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What's Wrong With John Carlson, Part 1

In my head I heard "way down at the bottom of the DYAR rankings for tight ends ..." and then I clicked over to Football Outsiders and found way down at the very bottom of the DYAR rankings for tight ends is John Carlson. So I knew without looking and that's some kind of indictment, right? Passes targeting John Carlson have not been very valuable, all 37 of them. If I mosey on down to Advanced NFL Stats and look up Carlson under the more intuitive expected points added per pass stat, the true depths Carlson has sunk stands out even more. Carlson is worth -0.39 points per target, more than double the second to last place tight end, Jermain Gresham, and the worst EPA/P among tight ends since Reggie Kelly in 2008. Kelly was and is more of a blocking tight end.

So that's some suck. The only wide receiver equally as damaging per target as Carlson is Deion Branch. Interesting, huh?

Branch currently leads all Patriots receivers in EPA/P, surpassing Randy Moss and Wes Welker. Yeah, interesting.

Stats can give us some kind of start, but not much else. So, we know that passes targeting John Carlson have been a concentrated bag of suck, but that doesn't tell us whether Carlson has been the problem or something or someone else. Luckily, I have every game on DVD. Let's see what exactly comprises Carlson's -0.39 points per target.

San Francisco

Carlson is targeted six times and catches three passes. His season reception percentage is 46%, so this is a pretty typical game for him. He runs two patterns out from the tight end position, one from trips and three from split wide. Here are each of his targets.

1. From trips on the right, Carlson runs a corner route. Nate Clements jumps the route and picks the pass. Other than maybe not doing a great job swatting the pass away, Carlson shoulders no blame. This is the Seahawks first play from scrimmage of the season, in case you forgot.

2. From tight end, Carlson receives an outlet pass for four on second and eight.

3. Route confusion. This becomes a theme. He starts split wide left and streaks up field. Hasselbeck throws as if he is running a curl. The pass flies out of bounds incomplete. Dashon Goldson strikes Carlson and is flagged for unnecessary roughness.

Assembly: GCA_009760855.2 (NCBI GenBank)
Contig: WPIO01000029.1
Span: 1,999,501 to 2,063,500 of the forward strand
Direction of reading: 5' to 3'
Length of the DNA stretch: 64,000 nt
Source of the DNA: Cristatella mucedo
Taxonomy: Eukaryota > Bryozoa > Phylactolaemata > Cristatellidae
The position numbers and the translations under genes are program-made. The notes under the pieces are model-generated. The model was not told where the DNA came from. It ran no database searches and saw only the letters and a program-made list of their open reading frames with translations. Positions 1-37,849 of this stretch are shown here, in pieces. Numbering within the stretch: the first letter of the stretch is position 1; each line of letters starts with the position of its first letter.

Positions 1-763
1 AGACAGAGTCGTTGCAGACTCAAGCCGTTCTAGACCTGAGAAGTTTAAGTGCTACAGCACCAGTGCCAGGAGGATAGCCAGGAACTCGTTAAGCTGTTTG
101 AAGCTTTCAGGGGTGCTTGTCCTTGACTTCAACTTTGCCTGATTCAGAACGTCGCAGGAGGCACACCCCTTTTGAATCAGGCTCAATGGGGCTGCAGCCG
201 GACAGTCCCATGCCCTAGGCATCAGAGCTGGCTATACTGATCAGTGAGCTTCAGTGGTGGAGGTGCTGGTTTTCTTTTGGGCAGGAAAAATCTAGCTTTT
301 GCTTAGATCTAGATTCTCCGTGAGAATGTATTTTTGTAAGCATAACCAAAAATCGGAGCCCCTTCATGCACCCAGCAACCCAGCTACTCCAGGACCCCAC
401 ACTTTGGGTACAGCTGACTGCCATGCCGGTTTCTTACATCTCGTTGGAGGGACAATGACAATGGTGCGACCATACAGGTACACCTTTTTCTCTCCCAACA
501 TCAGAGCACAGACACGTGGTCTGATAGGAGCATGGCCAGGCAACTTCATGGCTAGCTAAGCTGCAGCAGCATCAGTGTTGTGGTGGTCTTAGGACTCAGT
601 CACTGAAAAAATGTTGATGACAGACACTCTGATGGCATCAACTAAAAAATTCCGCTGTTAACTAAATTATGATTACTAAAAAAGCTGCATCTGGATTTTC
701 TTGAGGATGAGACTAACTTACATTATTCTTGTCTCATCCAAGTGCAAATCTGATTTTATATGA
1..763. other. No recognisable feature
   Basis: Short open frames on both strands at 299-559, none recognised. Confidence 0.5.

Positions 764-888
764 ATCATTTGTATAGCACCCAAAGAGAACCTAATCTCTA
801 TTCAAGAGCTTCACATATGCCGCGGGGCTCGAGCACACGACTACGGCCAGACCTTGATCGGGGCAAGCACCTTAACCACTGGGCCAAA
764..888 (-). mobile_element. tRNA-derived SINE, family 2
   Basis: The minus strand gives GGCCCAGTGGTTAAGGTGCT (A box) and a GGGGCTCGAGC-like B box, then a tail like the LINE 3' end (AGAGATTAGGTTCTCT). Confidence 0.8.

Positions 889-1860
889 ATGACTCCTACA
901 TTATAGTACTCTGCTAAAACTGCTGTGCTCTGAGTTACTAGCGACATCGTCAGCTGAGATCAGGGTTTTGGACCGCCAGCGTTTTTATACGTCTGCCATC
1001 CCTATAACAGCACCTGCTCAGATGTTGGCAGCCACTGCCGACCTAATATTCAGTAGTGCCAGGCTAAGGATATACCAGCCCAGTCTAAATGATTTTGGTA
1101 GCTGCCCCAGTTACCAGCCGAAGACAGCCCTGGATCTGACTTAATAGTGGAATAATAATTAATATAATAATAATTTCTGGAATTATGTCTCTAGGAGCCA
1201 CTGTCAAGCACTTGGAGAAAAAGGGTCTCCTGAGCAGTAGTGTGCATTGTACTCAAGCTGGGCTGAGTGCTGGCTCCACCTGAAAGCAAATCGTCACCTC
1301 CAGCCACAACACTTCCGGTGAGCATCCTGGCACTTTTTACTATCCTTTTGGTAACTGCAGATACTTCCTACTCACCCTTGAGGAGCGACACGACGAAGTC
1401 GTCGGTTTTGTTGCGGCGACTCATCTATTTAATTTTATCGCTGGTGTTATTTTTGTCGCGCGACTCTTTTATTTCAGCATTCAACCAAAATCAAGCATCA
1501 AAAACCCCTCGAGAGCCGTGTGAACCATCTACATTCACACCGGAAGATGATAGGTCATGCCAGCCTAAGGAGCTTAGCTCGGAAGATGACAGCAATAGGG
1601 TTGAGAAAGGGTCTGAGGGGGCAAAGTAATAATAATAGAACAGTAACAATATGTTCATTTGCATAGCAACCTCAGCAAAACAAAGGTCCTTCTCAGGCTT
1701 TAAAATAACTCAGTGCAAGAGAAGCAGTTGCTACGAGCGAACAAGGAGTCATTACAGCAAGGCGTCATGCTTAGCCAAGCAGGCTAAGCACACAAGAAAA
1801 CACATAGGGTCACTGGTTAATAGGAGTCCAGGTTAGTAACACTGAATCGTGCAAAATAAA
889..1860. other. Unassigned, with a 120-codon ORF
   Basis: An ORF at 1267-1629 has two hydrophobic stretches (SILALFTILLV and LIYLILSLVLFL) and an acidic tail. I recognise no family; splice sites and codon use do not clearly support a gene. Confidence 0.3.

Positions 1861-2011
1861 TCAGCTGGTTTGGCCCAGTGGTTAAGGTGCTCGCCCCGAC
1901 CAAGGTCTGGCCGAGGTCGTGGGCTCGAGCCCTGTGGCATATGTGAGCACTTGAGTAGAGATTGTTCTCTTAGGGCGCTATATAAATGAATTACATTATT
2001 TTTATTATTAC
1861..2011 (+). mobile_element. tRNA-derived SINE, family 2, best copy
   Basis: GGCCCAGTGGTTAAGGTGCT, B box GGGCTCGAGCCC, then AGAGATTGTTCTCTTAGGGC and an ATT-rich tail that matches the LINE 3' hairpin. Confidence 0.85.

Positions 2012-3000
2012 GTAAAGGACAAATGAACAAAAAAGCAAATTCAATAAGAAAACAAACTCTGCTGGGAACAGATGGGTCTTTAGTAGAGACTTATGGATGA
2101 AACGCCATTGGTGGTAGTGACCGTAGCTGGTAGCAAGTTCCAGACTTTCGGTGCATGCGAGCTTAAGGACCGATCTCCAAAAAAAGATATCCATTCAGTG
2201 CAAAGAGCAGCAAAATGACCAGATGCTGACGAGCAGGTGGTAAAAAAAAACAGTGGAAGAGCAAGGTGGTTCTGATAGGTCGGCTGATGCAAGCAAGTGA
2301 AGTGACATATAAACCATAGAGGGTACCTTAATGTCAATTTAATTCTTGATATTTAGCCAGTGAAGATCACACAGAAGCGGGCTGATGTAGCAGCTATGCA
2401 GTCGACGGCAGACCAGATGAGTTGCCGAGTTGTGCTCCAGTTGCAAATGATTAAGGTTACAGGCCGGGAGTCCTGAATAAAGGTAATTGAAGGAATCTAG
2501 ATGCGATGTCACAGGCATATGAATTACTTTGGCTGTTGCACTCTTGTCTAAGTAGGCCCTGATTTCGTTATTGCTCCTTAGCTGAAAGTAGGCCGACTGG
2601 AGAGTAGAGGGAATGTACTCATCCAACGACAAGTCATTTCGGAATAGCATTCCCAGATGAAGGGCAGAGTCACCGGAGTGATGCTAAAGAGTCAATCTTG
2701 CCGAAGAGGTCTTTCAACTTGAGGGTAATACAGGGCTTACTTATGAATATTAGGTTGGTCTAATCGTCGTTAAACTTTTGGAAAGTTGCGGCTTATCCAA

4. Wide left, Carlson receives on a dig route and redirects for nine yards after the catch.

5. Hasselbeck throws a fade; Carlson runs an out. Incomplete.

6. Split wide right, Carlson runs a double move and receives for 19.


Carlson is targeted 10 times, and completes five passes for 48 yards.

1. He runs from left tight end up field and is wide open, but Hasselbeck tosses the ball towards the middle of the field and Carlson is breaking towards the left sideline. Incomplete.

2. Split wide right, Carlson runs a curl, receives and runs for three additional yards and the first.

3. Split wide right, Carlson doesn't create much separation from Brian Dawkins. Hasselbeck throws it over his head high and incomplete.

4. Carlson crosses from left tight behind the line towards the right flat and receives a short pass from Hasselbeck for six.

5. Runs from left tight end into a quick curl and receives in front of D.J. Williams for eight.

6. Runs from right tight end on a deep cross. Hasselbeck is hit as he throws and badly underthrows towards Carlson. He attempts to slow and catch it, but Dawkins breaks on the route and intercepts the pass.

7. Right tight end, Carlson runs what looks like an option hook, but the pass is wide right and Carlson falls attempting to dive and catch it.

8. Tight end right, crosses left behind the line and turns to receive, but the pass is very low and though he reaches out to scoop it, the pass falls incomplete. Dawkins smacks punishes him for his effort.

9. Tight end left, seam route, Carlson turns and receives in the soft spot of the zone for 22. Seattle is down 31-7 in the third quarter.

10. Carlson runs a speed out from split back right for four yards.

San Diego

1. From the left slot, Carlson runs an out and receives for four before being tackled by Shawne Merriman.

2. From right slot, Carlson runs a dig route. Carlson is between three defenders and the pass is high. He jumps but is not able to catch the pass.

3. Carlson motions into the left slot prior to the snap and then runs a skinny post. Hasselbeck pumps right and then turns and passes to a wide open Carlson for 37. Feels good to watch that clip again.

4. From the left slot, Carlson throws off Steve Gregory's press and runs an out and receives for nine.

5. Carlson aligns tight right, but standing. Carlson runs straight up field and receives on a curl for nine and the touchdown. Linebacker Brandon Siler never turns to defend the pass.

6. Carlson motions into the left slot and runs a corner route. Hasselbeck throws it over the back left corner of the end zone incomplete.

7. Carlson is aligned tight end right. Hasselbeck scrambles right and motions to run down field. Carlson breaks wide open behind two defenders but Hasselbeck sails it high and long, incomplete. Better pass is a touchdown. Better pass or a ten foot tall tight end is touchdown.

8. Tight left, Carlson runs a quick out, receives and is tackled where he catches. Two yards.

9. Tight right, Carlson runs a cross into the end zone and beats Brandon Siler, who falls down. Hasselbeck passes a bit behind him, to avoid Eric Weddle closing from the left, but Carlson can not turn and grab the pass for the score. It's not an easy catch, but a catch Carlson should make.